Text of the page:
2020-09-29: James Ecker (Computer Science PhD Student)

Hello WSDL Blog readers! My name is James (Jim/Jimmy) Ecker and I joined the Web Science and Digital Libraries (WS-DL) research group at Old Dominion University as a Ph.D student in Fall 2019. I decided to pursue a Ph.D to primarily refine my skills in research, academic writing, and presenting/communicating my work. I am being advised by Michael NelsonIn my time at ODU, I have taken CS891 - Emerging Technologies, where we developed our academic presentation skills with respect to presenting research on various emerging technologies, CS800 - Research Methods, where we further developed academic presentation and writing skills, and am currently taking CS895 - Web Archiving Forensics, where we are developing more applied research skills to establish whether information being shared on the internet is authentic.

I earned a Bachelor of Science in Computer Science from Florida Southern College (FSC) in my hometown of Lakeland, Florida. There, I established the Florida Southern College Computer Science Club, formed and captained FSC's first ACM International Collegiate Programming Contest team, and was inducted into both the Omicron Delta Kappa (leadership) and Kappa Mu Epsilon (mathematics) honors societies.

Following undergrad I worked at Los Alamos National Laboratory (LANL) as a Post-Baccalaureate intern in the High Performance Computing (HPC) division and as a Graduate Research Assistant in the Space Data Science and Systems group in the Intelligence and Space Research (ISR) division. My move from Post-Baccalaureate to GRA was precipitated by my acceptance to Georgia Tech to pursue a Master of Science in Computer Science, specializing in Artificial Intelligence and Machine Learning. At the HPC division, I worked on applications for asset management and massive data movement as a service and systems characterization and integration. At ISR, I worked on Ground Support Equipment data processing and visualization for a joint DOE/USAF satellite system. My time at LANL enabled me to learn skills in supercomputing, spacecraft bus comms, packet handling, that I prefer red chili to green, and I swear at one point I could read streaming hexadecimal data but, alas, that skill has since faded.

Somewhere around the middle of my Masters at Georgia Tech, two big things happened: 1, my daughter Alice was born and, consequently - 2:  I applied to a NASA Pathways position for a Data Scientist with the Office of the Chief Information Officer at Langley Research Center. I was hired and I made the difficult choice to leave LANL for NASA and moved my family from New Mexico to Virginia.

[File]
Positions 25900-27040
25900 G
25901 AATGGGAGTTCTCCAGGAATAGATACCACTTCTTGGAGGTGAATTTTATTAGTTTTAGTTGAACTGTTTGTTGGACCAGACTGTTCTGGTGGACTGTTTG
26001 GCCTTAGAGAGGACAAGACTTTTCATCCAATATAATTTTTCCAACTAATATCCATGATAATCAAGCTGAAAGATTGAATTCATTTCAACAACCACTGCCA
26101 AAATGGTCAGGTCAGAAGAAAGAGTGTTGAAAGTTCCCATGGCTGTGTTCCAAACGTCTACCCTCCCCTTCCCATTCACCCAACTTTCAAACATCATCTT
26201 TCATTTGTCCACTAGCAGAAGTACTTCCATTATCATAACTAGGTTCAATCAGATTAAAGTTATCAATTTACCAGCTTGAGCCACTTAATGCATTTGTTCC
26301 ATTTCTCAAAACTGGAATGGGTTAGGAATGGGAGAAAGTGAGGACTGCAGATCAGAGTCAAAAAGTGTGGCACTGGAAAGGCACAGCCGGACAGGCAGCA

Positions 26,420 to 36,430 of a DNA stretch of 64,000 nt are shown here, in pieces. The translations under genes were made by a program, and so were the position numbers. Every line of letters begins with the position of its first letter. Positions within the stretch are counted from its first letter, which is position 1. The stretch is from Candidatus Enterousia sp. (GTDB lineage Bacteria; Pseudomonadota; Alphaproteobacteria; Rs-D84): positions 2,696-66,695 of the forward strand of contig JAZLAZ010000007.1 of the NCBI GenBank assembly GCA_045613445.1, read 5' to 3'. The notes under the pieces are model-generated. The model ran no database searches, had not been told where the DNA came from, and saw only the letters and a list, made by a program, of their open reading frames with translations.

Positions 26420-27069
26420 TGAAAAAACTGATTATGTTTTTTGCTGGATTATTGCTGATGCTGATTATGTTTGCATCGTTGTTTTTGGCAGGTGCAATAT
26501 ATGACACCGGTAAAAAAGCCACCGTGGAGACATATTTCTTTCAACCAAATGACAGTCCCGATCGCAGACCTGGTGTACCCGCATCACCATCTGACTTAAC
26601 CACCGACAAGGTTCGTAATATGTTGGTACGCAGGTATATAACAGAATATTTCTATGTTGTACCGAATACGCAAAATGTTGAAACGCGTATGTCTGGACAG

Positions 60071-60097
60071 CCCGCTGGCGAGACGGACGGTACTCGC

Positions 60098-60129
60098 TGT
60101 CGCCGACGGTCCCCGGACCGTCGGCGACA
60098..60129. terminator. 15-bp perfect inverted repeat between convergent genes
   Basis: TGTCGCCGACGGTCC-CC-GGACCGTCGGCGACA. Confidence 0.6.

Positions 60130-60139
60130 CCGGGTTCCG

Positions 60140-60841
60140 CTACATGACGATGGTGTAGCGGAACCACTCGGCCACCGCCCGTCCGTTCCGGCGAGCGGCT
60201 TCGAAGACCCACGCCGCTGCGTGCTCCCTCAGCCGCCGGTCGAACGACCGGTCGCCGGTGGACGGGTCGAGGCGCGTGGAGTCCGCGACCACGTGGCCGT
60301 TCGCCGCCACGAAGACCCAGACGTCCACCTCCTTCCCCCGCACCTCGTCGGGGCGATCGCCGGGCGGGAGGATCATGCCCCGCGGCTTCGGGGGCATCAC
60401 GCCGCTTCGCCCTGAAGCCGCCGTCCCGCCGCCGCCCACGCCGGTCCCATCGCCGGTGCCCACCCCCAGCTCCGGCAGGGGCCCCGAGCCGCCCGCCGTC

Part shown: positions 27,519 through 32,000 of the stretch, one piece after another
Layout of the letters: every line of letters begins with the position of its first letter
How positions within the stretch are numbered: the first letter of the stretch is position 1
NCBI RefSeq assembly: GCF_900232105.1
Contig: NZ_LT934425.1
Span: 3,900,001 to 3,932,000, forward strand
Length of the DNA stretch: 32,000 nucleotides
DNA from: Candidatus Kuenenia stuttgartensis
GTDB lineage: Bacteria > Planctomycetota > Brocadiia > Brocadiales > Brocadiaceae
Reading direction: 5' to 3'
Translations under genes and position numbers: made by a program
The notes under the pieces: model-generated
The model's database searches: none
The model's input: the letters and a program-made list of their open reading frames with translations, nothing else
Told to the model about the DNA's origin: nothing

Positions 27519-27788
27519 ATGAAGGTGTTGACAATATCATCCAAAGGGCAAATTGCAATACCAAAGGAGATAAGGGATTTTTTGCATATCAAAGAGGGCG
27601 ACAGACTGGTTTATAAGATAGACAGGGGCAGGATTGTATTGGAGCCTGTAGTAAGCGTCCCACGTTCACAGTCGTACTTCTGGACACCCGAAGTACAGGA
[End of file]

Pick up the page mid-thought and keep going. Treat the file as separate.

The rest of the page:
At OCIO I did a lot of work with the IBM Watson team, Natural Language Processing, and evangelized Deep Reinforcement Learning (a specific subtype of Machine Learning that I fell in love with during my Masters work) as a research avenue for autonomous systems. I eventually found my way to the Autonomy Incubator and worked as a principal investigator on the Autonomy Teaming and Trajectories for Complex Trusted Operational Reliability (ATTRACTOR) project. I now work at the Autonomous Integrated Systems Research Branch in the Research Division at Langley as a Research Computer Scientist.

My primary research interests lie at the intersection of Generative Models, Deep Reinforcement LearningNatural Language Processing, and Deep Learning (for computer vision) for building systems that can imagine interactions with their environment while exploring it, in order to facilitate neuro-cognitive learning and intrinsic simulations without the need for more computationally expensive external simulators. I believe there is an application to Web Science and Digital Libraries along these lines, using intrinsic generative simulation to reason over archived sites, detect unwanted changes, and simulate temporal translations all in a highly compressed representation of the archived instance itself.

I live in Hampton, VA with my beautiful wife and daughter. My personal interests include British motorcycles, collecting vintage computers, and going to Disney World.

Oh yeah, and Georgia Tech football

- Jim Ecker